Archive for the ‘Diseases’ Category

Rats: Sewer Rats and the Diseases They Carry

Thursday, November 11th, 2010

Sewer rats are disgusting and dirty rodents. Like many other rats they carry diseases, and can spread them to people. Most of the time sewer rats spread diseases without them even being present, because the feces and urine sewer rats leave behind are the transmitters of the diseases to people. These dirty sewer rats leave their mess and also walk around people’s houses contaminating everything they touch, if you are not aware of it and do not keep a clean house you are putting yourself and your family at risk of infection of any of the diseases the sewer rats carry. Also some of the diseases that the sewer rats carry can be transmitted through water. This happens if their urine gets in your water supply, pool water or in your toilet bowl water- which may get your dog sick if they drink out of the toilet. To protect yourself and your family and your pets be aware of the diseases. Here is a list of the most common diseases sewer rats carry:

  • Leptospirosis: transmitted though contaminated water, often contaminated with sewer rat urine. These bacteria can cause symptoms such as high fever, chills, muscle and head aches, jaundice and more. There are occasions when there are no symptoms present, to ensure if you have been infected your blood or urine should be tested as it can be mistaken for other diseases.
  • Rat bite fever: most frequent in Asia, rat bite fever can take up to two weeks before symptoms develop like fevers and inflammation, penicillin is used for treatment.
  • Toxoplasmosis: transmitted either through raw or uncooked meat or eating contaminated soil, i.e. sewer rat feces and urine that have contaminated food. Symptoms include headache, muscle ache, sore throat, and enlarged lymph nodes. Get to a doctor right away.
  • Hanta virus: airborne virus, symptoms do not occur very quickly once they happen, they are similar to the flu and last about a week. If still sick heavy breathing can occur and you should be taken to a hospital because it can be fatal.
  • Crypto (Cryptosporidiosis): this waterborne disease has the symptoms of nausea, abdominal cramping, diarrhea, and weight loss. There isn’t an exact treatment, but medicine can help it is best to get to a doctor for help.
  • Weil’s disease: transmitted through rat urine, it is often on contaminated food that people end up eating, shows flu like symptoms but can also cause jaundice and throwing up, is best to see a doctor right away.
  • Trichinosis: carried by rats, but they get it from pigs, it is a worm that can get inside of your intestines. Nausea, diarrhea, heartburn. Headache and chills are some of the symptoms best to go to a doctor right away.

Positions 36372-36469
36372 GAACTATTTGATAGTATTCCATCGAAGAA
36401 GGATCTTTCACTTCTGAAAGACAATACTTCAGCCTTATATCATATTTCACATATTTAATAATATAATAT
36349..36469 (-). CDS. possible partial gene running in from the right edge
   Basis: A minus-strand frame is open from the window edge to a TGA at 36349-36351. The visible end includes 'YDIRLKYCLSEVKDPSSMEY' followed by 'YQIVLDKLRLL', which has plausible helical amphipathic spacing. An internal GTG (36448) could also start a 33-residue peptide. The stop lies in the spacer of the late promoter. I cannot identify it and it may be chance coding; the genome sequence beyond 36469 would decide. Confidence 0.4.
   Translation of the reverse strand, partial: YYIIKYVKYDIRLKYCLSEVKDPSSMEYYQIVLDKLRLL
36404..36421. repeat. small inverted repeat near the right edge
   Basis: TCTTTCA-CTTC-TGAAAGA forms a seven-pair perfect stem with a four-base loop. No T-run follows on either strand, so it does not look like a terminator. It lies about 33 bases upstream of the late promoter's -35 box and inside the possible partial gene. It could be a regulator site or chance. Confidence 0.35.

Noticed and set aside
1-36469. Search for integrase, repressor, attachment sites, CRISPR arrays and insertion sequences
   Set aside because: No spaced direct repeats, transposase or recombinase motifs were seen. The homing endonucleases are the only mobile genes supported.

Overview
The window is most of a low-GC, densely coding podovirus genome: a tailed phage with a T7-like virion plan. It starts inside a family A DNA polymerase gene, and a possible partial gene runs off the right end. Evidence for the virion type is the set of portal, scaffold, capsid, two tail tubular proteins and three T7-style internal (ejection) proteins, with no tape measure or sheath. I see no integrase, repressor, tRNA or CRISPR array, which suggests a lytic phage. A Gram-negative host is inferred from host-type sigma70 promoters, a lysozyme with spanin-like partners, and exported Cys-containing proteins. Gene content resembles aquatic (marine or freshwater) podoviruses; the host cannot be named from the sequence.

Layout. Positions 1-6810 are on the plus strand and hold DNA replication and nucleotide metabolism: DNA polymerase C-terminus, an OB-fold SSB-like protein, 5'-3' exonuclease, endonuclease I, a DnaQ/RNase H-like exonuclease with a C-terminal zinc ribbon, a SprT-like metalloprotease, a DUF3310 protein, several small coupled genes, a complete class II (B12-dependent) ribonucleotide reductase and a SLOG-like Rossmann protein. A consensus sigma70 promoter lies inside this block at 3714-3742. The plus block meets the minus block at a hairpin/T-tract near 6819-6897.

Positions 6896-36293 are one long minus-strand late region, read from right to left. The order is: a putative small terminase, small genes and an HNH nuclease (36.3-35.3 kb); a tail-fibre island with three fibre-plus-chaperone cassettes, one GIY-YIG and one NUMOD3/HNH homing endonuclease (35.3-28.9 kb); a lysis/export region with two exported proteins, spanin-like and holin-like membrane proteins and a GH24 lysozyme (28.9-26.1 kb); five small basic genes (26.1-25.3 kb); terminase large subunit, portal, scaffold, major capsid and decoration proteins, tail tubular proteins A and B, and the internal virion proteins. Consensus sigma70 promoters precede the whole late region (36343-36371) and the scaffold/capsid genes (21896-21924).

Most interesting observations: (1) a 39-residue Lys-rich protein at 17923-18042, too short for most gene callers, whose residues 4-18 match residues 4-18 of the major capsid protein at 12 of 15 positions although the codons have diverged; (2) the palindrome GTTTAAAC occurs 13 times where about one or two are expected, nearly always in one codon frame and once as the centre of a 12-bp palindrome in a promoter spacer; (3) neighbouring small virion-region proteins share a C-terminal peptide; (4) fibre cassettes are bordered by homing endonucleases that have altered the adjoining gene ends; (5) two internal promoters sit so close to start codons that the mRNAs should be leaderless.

• Murine Typhus: can be transmitted from the lice that live on rats, this is treatable with antibiotics and the symptoms resemble those of the measles or rubella.
  • VHFs (Viral Hemorrhagic Fevers): transmitted by breathing in infected sewer rat feces and urine. Symptoms of this disease are fatigue, dizziness, weakness, muscle aches and high fever. There are worse symptoms that can develop so if you think you may have been infected or know that you were in a place with rat feces it is best to get to a doctor right away.

Mouse: The Common House Mouse and the Diseases it Carries

Wednesday, August 26th, 2009

There are some diseases that have been linked directly to rodents. A virus that the common house mouse carries is the hanta virus. This virus can be fatal, and is only transmittable through breathing in the air where rodent urine, feces, or dead bodies can be found. If a person is infected with the hanta virus they will not necessarily notice symptoms right away. Once the symptoms become noticeable they will be similar to the flu and last for up to five days, then a person will suffer from breathing difficulties. Oftena person is so ill at this time they are taken to a hospital for treatment, if not treated soon enough the outcome can be deadly, as the survival rate without proper treatment is low. This one virus from small little mice can cause a huge danger to any home.

It is a serious matter and as soon as you notice common house mice in your home a professional pest control agent should be called. Having your house treated by a professional exterminator will help prevent any diseases from spreading as soon as possible. If you cannot afford to call an exterminator there are at-home methods to get rid of mice, but that adds the risk of being exposed to the feces and diseases and the risk of not cleaning it up entirely or missing areas. In any case, the best choice is to have a professional pest control company handle the problem. If you detect the common house mouse within your home you can confirm it by the particular smell the common house mouse leaves behind. It is a musky smell from the common house mouse’s feces. Wearing a mask is a precaution if you do find droppings, and see a doctor to ensure your health has not been affected.